Appellant contends the decree was erroneous in holding that the ordinance and agreement did not violate separate section 2 or section 14 of article 2 of the constitution of the State of Illinois, that the agreement of March 20, 1929, was not void or illegal, and that the purposes mentioned in the agreement of March 20, 1929, were not illegal or unconstitutional.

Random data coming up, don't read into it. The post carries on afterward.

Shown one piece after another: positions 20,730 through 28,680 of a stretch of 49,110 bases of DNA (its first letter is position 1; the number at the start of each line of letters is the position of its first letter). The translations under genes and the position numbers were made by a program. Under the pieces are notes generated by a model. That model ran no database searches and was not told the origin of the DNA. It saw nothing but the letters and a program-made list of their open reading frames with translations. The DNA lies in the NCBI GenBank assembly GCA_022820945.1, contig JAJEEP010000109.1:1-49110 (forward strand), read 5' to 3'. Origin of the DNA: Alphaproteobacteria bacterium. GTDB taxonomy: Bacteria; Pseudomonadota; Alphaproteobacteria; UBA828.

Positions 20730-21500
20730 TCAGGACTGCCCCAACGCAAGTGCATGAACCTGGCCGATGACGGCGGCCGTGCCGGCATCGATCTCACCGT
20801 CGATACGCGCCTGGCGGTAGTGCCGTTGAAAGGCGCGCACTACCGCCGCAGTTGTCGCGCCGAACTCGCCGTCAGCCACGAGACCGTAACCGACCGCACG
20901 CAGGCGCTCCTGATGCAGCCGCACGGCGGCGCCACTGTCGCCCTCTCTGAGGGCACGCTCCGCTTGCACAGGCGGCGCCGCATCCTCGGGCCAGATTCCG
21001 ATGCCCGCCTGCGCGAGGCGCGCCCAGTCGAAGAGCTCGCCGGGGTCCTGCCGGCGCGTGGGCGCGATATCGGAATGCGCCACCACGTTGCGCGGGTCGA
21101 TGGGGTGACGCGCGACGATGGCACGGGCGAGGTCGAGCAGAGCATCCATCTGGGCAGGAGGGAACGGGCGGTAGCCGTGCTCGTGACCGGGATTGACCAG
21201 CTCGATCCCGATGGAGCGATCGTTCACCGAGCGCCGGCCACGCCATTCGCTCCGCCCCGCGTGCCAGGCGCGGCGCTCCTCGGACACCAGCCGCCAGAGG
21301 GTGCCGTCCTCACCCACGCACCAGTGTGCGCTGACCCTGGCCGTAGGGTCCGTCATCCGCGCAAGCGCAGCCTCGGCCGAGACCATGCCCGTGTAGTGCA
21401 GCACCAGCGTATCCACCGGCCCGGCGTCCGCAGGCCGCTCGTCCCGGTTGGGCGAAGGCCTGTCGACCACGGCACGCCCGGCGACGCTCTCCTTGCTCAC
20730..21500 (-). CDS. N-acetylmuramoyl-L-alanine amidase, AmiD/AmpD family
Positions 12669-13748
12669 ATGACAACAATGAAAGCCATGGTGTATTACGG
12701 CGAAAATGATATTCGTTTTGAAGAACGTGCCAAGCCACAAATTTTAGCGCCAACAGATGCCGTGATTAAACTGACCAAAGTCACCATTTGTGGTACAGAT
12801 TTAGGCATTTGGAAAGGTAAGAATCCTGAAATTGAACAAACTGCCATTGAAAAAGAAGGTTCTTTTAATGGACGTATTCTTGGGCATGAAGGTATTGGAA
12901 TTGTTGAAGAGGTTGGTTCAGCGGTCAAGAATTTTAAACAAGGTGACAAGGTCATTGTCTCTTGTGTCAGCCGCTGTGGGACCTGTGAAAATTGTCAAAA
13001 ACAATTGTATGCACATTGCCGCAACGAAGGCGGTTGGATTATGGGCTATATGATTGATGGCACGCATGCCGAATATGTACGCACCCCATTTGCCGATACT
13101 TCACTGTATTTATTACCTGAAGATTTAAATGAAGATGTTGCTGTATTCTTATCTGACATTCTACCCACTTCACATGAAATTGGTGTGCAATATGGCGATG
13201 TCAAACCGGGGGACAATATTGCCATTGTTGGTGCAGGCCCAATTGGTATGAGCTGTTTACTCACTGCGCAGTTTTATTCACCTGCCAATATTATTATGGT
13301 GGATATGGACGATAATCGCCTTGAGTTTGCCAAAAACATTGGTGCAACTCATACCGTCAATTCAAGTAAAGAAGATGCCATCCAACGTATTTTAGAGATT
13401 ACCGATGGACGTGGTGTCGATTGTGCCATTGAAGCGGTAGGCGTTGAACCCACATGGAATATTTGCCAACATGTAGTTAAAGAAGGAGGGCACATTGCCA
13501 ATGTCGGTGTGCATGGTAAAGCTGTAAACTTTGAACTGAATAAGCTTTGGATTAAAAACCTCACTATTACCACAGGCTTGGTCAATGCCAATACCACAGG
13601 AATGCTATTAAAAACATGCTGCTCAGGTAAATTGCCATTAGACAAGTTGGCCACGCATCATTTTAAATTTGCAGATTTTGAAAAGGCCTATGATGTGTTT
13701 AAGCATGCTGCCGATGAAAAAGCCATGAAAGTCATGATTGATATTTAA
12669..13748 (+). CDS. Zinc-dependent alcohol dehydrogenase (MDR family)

In answer to appellant's contention that the ordinance and agreement of the park commissioners constitute a donation or loan of credit to the museum corporation, appellees state that the benefits accruing to the park commissioners and the public greatly outweigh any benefits accruing to the museum corporation. The museum corporation is not a corporation organized for profit. It has no stock and no member of the corporation can receive any dividends. Appellees cite St. Hedwig's School v. Cook County, 289 Ill. 432, and Maffit v. City of Decatur, 322 id. 82, that the exchange of one thing for another does not constitute a donation or loan of the municipality's credit. In Bullock v. Billheimer, 175 Ind. 428, 94 N.E. 763, it was urged that the appropriations involved were invalid as providing aid to private corporations. The court denied the claim and said the associations were not organized for pecuniary profit but for public purposes, and that the test was not the means employed but the use or object sought. In Sambor v. Hadley, 291 Pa. St. 395, the court held "appropriations may lawfully be made to separate corporations where such bodies are engaged in carrying out a proper municipal activity." In Hagar v. Kentucky Children's Home Society, 119 Ky. 235, the court, after reviewing decisions of several other States, said: "These authorities clearly settle that the vital point in all such appropriations is whether the purpose is public, and that if it is, it does not matter whether the agency through which it is dispensed is public or is not; that the appropriation is not made for the agency but for the object which it serves. The test is in the end — not in the means. The limitation put upon the State government by the people is as to what things it may collect taxes from them for, to which it may apply their property through taxation — not upon the means by which or through which it will do it." This court said in Boehm v. Hertz, 182 Ill. 154: "The State has the right to select its own agencies or instrumentalities for the accomplishment of the purpose." In Hagler v. Small, 307 Ill. 460, the court, after some reference to a comment on the case of Boehm v. Hertz, supra, said: "That decision was, in effect, that while a private corporation benefited by the gift the purpose of the appropriation was public, and the act providing for it did not come within the prohibition of section 20 of article 4 of the constitution."